Sister Marie Vianney Bilgrien is a School Sister of Notre Dame living in El Paso, Texas. She taught grade school in Wisconsin and Mississippi and served in Bolivia as a catechist and the director of an orphanage. She directed Hispanic ministry in an Oregon diocese and worked in higher education in Shreveport, Louisiana, and El Paso. After she received a Doctor of Sacred Theology degree from the Angelicum in Rome, she began work with the Graduate Theological Foundation and the University of Texas at El Paso.
Describe ways your community, local church or country's government fosters dialogue between groups with differing values.
The School Sisters of Notre Dame have an international committee on peace and justice with regional committees working in different areas around the world, dealing with reconciliation, solidarity with the oppressed, promotion of human dignity, and collaboration with ecological movements to safeguard Earth.
Our congregational goals are: Shalom. Peace, justice and care of creation. Our main areas of concern are: immigration/migrants/refugees; human trafficking; peace and nonviolence; indigenous peoples.
We operate a nongovernmental organization with a sister representative who participates in U.N. meetings, such as the U.N. Commission on the Status of Women. Each year, some of our colleges send a few girls to experience how the U.N. works and do some advocacy.
I live and work in El Paso, Texas, which has become a hotbed and center of the U.S. refugee situation. Annunciation House has a 40-year history of helping refugees, so it has a good staff and trained volunteers.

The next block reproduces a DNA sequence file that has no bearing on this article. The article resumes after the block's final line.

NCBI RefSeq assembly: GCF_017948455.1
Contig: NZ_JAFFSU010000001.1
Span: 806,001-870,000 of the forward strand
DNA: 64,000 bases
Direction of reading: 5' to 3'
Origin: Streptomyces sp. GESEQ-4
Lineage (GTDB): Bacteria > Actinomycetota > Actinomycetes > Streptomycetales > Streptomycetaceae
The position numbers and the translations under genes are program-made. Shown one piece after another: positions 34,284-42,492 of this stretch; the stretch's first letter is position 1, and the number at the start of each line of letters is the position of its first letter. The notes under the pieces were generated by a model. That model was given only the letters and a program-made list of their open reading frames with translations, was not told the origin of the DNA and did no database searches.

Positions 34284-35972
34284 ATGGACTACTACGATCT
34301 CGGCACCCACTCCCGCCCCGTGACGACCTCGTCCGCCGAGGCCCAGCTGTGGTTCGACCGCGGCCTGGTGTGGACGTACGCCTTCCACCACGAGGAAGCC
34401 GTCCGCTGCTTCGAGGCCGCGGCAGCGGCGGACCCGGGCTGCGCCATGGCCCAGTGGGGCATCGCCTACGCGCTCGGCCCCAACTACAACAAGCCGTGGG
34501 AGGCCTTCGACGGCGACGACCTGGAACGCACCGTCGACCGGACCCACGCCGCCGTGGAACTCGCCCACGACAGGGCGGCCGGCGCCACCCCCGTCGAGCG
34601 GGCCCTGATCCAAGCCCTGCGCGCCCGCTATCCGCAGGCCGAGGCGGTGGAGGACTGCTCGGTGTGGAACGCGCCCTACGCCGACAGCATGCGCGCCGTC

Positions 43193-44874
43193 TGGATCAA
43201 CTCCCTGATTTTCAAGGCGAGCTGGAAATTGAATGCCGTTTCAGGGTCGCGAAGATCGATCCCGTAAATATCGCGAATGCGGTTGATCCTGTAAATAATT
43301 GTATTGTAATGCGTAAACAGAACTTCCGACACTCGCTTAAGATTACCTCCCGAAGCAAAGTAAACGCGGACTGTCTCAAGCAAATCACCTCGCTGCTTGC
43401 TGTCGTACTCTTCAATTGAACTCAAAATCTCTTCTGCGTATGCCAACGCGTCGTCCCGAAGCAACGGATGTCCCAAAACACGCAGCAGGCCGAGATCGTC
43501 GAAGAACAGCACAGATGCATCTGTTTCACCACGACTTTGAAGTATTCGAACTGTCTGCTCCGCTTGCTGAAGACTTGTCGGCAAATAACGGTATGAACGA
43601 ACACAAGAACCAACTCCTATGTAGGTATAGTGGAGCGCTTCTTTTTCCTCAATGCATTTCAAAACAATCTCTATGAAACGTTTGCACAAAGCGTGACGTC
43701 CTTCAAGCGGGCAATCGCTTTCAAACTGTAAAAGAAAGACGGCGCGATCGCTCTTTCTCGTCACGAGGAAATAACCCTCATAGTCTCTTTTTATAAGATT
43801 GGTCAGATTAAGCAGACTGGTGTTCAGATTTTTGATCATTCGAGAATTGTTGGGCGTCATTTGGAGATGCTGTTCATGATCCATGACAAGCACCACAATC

El Paso has many such groups. The newest is the Hope Border Institute, an independent grassroots organization based on Catholic social teaching. We use research, reflection, leadership development, education and action in working for justice to transform the region around El Paso; Cuidad Juarez, Mexico; and Las Cruces, New Mexico.
The dedicated people of this area have worked together for decades to fight injustice issues as they arise. It is discouraging that so many people in the United States have no idea even of where this area is and only think of it in terms of drugs and violence. El Paso averages 23 murders a year; for the last five years, it has been named the first or second safest big city in the United States. The people are solid citizens trying to help their suffering brothers and sisters.
On June 27, the bishop of El Paso, Mark Seitz, learned that a group of refugees who had legally crossed into the United States was being taken back across the border as a result of the "Remain in Mexico" program. He went down to the bridge, talked and prayed with the group, and walked with them across the border. He then spent hours discussing with the authorities and lawyers why the group should be allowed to stay in the U.S. After hours of discussion, he and the group returned to the U.S. But what will happen next?
We're delighted to bring you this blog from the monthly feature "The Life" courtesy of our friends at Global Sisters Report. This month "The Life" panelists reflected on the ways their community, local church or country’s government fosters dialogue between groups with differing values. Click HERE to read more blogs from The Life, GSR's monthly feature about the unique, challenging and very specific lives of women religious around the world.